Bottom of the Barrel, Part 3: Confederate 13-inch Mortars

Another example of Confederate use of old ordnance comes from the service files of William Richardson Hunt: The document accounts for the issue of a 13-inch mortar, mortar bed, 12 shells, and 250 fuse plugs in April 1862 for use at Fort Pillow. Hunt sent the mortar to Captain Hugh T. Scott, ordnance officer atContinue reading “Bottom of the Barrel, Part 3: Confederate 13-inch Mortars”

Evolution of the Big Mortars: 13-inch Mortars Model 1861, Part 1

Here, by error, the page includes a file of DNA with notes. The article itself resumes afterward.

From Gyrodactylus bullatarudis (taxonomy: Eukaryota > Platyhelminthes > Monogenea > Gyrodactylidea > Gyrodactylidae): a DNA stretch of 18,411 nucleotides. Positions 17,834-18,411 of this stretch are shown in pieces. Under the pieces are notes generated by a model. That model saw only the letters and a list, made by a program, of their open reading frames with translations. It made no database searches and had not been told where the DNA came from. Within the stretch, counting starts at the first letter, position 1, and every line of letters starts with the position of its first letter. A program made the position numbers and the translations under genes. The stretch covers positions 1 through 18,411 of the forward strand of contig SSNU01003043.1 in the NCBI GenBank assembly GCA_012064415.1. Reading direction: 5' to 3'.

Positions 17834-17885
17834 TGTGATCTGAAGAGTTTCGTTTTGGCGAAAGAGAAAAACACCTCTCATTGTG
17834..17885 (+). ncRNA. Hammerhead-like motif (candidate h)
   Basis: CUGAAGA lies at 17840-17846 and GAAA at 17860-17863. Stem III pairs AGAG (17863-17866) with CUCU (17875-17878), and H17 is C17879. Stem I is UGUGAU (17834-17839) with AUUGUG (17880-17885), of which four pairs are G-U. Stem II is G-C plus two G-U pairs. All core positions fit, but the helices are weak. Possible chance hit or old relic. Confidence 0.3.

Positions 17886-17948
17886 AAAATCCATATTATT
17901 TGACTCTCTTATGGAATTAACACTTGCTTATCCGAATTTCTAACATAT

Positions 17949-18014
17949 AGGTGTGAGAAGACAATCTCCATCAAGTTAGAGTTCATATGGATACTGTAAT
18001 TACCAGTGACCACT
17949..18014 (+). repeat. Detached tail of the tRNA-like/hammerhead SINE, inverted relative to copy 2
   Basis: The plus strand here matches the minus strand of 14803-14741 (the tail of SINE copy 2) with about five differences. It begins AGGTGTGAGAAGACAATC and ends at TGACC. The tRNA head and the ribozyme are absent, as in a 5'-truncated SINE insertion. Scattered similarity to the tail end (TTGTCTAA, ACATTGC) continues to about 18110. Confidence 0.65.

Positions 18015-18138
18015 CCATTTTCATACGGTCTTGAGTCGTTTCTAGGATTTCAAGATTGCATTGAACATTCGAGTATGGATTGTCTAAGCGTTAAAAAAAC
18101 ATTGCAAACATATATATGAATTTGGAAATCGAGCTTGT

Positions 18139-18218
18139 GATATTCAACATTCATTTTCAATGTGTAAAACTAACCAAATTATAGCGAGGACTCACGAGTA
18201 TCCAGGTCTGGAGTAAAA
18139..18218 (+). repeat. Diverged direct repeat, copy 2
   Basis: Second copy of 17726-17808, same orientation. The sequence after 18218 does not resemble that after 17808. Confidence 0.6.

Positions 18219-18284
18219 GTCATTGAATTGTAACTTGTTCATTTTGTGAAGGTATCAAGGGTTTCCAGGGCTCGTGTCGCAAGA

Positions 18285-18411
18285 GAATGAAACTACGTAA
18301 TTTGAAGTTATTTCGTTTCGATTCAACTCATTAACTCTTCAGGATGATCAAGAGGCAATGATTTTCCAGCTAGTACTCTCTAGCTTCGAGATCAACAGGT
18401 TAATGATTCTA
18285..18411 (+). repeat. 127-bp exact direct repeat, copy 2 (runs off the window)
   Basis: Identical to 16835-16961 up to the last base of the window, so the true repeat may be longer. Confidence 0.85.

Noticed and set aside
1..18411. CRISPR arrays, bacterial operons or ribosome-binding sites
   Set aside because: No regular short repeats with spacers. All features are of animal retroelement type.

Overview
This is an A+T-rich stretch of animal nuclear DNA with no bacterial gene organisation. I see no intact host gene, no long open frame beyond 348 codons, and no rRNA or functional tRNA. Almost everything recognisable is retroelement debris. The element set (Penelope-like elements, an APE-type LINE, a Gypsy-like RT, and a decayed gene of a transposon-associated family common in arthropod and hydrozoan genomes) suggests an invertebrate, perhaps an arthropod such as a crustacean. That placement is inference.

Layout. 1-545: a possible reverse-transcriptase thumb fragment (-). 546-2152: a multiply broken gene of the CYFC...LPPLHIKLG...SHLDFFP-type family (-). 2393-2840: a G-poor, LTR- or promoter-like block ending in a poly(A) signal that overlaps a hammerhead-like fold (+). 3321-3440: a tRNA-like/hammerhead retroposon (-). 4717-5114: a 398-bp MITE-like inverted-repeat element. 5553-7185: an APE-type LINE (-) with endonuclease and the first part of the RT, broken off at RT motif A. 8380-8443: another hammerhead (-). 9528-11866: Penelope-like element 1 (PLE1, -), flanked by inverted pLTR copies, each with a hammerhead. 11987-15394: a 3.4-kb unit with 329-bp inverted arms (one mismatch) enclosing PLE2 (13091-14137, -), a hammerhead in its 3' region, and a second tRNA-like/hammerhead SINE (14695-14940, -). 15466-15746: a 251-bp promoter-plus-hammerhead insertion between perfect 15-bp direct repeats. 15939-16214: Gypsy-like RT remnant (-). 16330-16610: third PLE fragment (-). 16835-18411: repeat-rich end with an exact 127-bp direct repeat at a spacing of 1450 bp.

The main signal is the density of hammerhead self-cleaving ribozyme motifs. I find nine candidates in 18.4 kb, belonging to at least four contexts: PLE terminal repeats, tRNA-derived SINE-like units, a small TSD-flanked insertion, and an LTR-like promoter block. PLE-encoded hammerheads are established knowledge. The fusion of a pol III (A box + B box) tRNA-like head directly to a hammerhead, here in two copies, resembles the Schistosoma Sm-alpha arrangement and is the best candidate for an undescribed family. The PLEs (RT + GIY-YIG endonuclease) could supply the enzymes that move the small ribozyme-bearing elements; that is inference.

Yesterday I discussed the classifications of mortars used in the Civil War period.  Today I’ll focus on the largest of the “heavy” mortars – the 13-inch Model 1861.  Due to employment, this mortar fits into two of those classifications – seacoast and sea.  So let me provide a brief history of the type and someContinue reading “Evolution of the Big Mortars: 13-inch Mortars Model 1861, Part 1”

Mortars That Signaled the Start of the War

Continuing with my discussion of the cannons used at Fort Sumter in April 1861, I turn now to the mortars employed by the Confederates.  One of these weapons signaled the “start” of the war (although I plead ambiguity there). A drawing in the first volume of Battles and Leaders depicts two mortars on Morris IslandContinue reading “Mortars That Signaled the Start of the War”